Selling & gifting sites on farms
With the number of sites for sale at the minute, I wanted to write a short piece on the issues specific to building sites achieved on farms, the way to ensure planning is retained, the legal pit falls when selling a site and in this article the financial problems when either selling a site from the farm or gifting a site to a friend or relative. This article has been aided by the specialist knowledge of Irwin, Donaghy & Stockman Accountants.
Site prices have taken a significant hit due to the economic downturn; however, rural sites in Northern Ireland are fetching from £40,000.00 upwards with the exceptional sites still achieving close to the eye watering prices at the height of the boom. The price of sites combined with the recent changes in legislation making sites easier to achieve in planning, mean that building sites are a significant financial asset for farmers and should be handled in a professional manner to achieve the greatest return.
Sites sold from a farm are subject to Capital Gains Tax, the Capital Gain is calculated as the difference between the sale proceeds, net of legal fees and agent fees, and cost of acquisition. If the land was inherited rather than purchased, probate value will be substituted for the cost of acquisition, essentially this means the cost of the piece of land at the time of the inheritance. If the land was acquired by the vendor pre March 1982, the March 1982 valuation replaces the cost at the time of acquisition in the calculation of the gain.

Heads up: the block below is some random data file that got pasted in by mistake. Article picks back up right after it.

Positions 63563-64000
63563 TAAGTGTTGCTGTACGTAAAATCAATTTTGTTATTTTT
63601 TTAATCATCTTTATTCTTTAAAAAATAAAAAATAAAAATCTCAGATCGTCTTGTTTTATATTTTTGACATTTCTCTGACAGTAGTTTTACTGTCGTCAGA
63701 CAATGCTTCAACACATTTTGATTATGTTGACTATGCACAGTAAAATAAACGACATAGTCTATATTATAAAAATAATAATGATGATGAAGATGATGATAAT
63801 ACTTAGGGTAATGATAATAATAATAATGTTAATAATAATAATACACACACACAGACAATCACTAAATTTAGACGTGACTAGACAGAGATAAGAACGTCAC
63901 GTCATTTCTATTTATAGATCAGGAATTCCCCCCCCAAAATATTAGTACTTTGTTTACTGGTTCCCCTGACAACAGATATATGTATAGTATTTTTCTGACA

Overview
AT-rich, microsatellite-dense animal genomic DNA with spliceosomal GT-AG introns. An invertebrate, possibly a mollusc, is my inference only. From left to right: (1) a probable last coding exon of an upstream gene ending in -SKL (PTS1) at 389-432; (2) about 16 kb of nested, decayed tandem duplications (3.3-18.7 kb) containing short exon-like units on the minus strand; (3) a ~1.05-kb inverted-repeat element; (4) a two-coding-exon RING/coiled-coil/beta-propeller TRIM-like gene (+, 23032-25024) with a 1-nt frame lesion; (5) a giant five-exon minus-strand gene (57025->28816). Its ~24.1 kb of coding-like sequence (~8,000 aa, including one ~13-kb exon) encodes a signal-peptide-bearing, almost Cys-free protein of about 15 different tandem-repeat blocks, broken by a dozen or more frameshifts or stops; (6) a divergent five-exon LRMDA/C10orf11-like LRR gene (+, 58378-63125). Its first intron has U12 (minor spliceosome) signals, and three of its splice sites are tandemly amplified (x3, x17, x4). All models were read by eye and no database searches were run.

The rate of tax payable on the gain is determined by the tax year in which the site is sold. The date for the sale is the date of contract not the date of completion. The rate of Capital Gains Tax is currently dependent upon an individual’s total taxable income from self-employment, employment and investment income in the tax year. For sites sold before 22 June 2010, the rate was 18%; however, for sites sold after this dates the situation is a little more complicated but it is safe to assume that for most sites this rate will be 28% although this should be confirmed by an accountant with experience in this field.
Each individual has an annual tax exemption currently £10,100. Reliefs may also be available to enable the farmer to defer the capital gain, again, an experienced accountant working in this field will be able to advise on these issues.
Sites gifted to a family member,
A site which is given to a family member, except a spouse, is deemed a disposal at market value and subject to Capital Gains Tax even though the farmer may not receive any proceeds from the gifted site. With a gifted site the same tax calculation is prepared as sites sold to an unconnected 3rd party. As with sites sold to an unrelated third party there are potential tax reliefs and the issues should always be discussed with an experienced accountant.